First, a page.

Victoria superintendent closes her books after 19 years
By JUDY SHERARD
VICTORIA -- USD 432 Superintendent Linda Kenne believes it takes time to make a school superintendent a good, strong leader.
Crafting a school district into an image -- delineating a vision and letting people know how ones plans to get there -- takes time.
Kenne, who is retiring June 30, has spent 19 years in the Victoria school system, four years as K-8 principal before becoming superintendent.
"I like teaching in the small towns because kids do not fall through the cracks in Victoria," she said. "We know everybody's name, where they live, their parents. ... I think that's the secret in education to try to get down to that level. (There's) intrinsic value in getting to know your students and having your students get to know you."
Maintaining high test scores, the district's technology plan and its upgraded facilities are a source of pride for Kenne.
"We're well ahead of many places with our technology," she said. "For us, it's not just that we have the stuff (technology). ... It's what you do with the stuff that matters most. Allowing the teachers to build the capacity to integrate technology into their every-day lessons and their every-day work is far more satisfying than just being able to say we have a one-to-one laptop initiative or we have a 24-hour iPad."
A voter approved $3.5 million bond in 2008 funded the facility upgrade.
"We're here, our facilities are solid, and (we're) ready to educate your children," Kenne said.
An addition to Victoria High School made room for the middle school students. Kenne's office and the board room also moved to the high school in 2011, and the district closed the former middle school building.
With a grant from the Federal Emergency Management Agency, the district also added a safe room during the high school addition construction.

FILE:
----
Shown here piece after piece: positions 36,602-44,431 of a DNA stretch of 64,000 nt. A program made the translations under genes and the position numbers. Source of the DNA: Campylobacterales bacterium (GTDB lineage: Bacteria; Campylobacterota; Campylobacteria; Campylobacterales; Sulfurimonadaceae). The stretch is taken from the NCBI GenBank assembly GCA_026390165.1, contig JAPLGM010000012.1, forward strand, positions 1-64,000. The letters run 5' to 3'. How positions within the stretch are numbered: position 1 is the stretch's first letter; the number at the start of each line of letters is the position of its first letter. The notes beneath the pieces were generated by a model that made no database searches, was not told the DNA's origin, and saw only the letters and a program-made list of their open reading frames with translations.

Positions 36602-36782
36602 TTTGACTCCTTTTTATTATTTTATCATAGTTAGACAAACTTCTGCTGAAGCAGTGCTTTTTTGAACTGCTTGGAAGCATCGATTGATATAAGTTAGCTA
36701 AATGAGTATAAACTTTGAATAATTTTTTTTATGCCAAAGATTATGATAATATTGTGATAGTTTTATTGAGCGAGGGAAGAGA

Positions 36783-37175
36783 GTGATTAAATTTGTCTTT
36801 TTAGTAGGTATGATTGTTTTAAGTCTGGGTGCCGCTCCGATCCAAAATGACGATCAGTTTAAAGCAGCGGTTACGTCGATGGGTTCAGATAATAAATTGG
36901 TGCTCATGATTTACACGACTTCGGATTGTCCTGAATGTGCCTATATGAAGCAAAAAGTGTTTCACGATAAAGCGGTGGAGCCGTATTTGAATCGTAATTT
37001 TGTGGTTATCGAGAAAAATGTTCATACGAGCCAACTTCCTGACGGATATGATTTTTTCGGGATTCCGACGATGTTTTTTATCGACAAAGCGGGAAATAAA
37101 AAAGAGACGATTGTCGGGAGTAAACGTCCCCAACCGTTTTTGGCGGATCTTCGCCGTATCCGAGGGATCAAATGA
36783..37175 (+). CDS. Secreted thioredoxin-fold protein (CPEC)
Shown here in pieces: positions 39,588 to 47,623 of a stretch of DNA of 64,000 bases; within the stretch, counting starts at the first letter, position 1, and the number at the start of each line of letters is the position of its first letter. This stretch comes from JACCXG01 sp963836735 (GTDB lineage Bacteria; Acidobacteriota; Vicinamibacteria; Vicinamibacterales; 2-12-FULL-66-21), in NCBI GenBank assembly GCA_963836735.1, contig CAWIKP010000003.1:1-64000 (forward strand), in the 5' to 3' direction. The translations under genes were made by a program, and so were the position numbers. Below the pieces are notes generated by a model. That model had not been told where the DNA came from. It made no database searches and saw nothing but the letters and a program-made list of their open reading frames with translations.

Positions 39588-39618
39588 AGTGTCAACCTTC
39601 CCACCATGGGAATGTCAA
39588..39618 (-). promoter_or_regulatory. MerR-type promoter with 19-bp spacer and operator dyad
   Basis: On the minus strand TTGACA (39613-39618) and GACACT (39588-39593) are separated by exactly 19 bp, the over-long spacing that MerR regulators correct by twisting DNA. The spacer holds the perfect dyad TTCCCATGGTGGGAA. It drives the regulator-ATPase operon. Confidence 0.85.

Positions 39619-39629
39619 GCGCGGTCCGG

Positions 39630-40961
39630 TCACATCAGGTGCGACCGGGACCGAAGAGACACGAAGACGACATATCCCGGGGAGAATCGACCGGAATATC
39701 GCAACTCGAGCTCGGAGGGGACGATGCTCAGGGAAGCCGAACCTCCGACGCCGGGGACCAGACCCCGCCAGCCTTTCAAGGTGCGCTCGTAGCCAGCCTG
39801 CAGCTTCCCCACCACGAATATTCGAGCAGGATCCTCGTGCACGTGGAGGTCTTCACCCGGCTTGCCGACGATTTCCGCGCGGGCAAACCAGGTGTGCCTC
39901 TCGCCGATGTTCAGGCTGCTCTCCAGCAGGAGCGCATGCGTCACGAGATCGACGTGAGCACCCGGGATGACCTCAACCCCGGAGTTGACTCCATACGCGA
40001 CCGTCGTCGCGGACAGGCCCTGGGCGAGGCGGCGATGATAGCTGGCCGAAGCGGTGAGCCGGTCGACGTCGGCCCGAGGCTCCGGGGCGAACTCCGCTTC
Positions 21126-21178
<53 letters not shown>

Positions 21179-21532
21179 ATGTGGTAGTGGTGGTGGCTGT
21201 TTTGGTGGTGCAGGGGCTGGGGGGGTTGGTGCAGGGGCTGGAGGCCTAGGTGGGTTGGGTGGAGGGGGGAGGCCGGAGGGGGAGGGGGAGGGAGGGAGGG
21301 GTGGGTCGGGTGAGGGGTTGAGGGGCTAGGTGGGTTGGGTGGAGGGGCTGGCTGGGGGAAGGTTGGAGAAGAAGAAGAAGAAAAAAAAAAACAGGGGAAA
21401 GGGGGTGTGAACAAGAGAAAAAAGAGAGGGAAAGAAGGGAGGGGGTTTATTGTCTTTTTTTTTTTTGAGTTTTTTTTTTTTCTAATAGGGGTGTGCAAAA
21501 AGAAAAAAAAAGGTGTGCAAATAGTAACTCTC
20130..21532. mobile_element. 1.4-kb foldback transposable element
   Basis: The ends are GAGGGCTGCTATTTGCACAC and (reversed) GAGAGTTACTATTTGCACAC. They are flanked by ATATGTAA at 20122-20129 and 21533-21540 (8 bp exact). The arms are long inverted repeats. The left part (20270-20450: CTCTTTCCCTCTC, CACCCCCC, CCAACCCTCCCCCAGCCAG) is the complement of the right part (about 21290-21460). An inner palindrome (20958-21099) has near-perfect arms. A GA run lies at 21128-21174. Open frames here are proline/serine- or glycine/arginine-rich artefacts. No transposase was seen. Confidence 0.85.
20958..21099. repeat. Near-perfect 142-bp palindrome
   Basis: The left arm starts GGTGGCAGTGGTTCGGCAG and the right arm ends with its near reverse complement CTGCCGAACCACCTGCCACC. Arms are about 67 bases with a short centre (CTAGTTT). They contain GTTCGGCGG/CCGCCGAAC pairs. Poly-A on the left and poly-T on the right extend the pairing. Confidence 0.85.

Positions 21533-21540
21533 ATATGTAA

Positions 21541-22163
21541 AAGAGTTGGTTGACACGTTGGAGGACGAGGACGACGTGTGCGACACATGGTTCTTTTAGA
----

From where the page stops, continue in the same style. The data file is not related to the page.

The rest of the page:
Kenne said the district made cuts five years ago.
"We're not thinking about cutting any more," she said. "We're trying now to expand and grow. ... We're in a good place financially."
Kenne has been in the education field since 1970, teaching for nearly 25 years before coming to Victoria as an administrator.
The biggest change she's seen is "a loss of respect for the people in education," Kenee said. "When I went into education, teachers were respected. Education was respected. Public education was looked on as a valuable institution.
"Unfortunately today, I see almost an assault on people who sacrifice to educate our kids."
Not surprisingly, it's the kids she'll miss most.
"Any time you're not feeling good, any time you're feeling frustrated, any time you're feeling sorry for yourself, all you have to do is walk outside your door and walk down the hall during passing period and all of a sudden, it all gets put into perspective. And you feel just fine," she said.
David Ottley, who has worked in the Victoria district since 1984, most recently serving as Victoria Grade School principal, has been hired to replace Kenne.
"He's well-positioned to just step right in. I don't think anybody's going to notice much of a difference," Kenne said.
Kenne grew up in southern California and has lived in several states, but retirement won't mean a move anytime soon.
She's "looking forward to being able to do what I like to do. I like to quilt, and I'll be able to spend more time doing that. And I'll be able to sneak away and see my grandkids when I want," she said.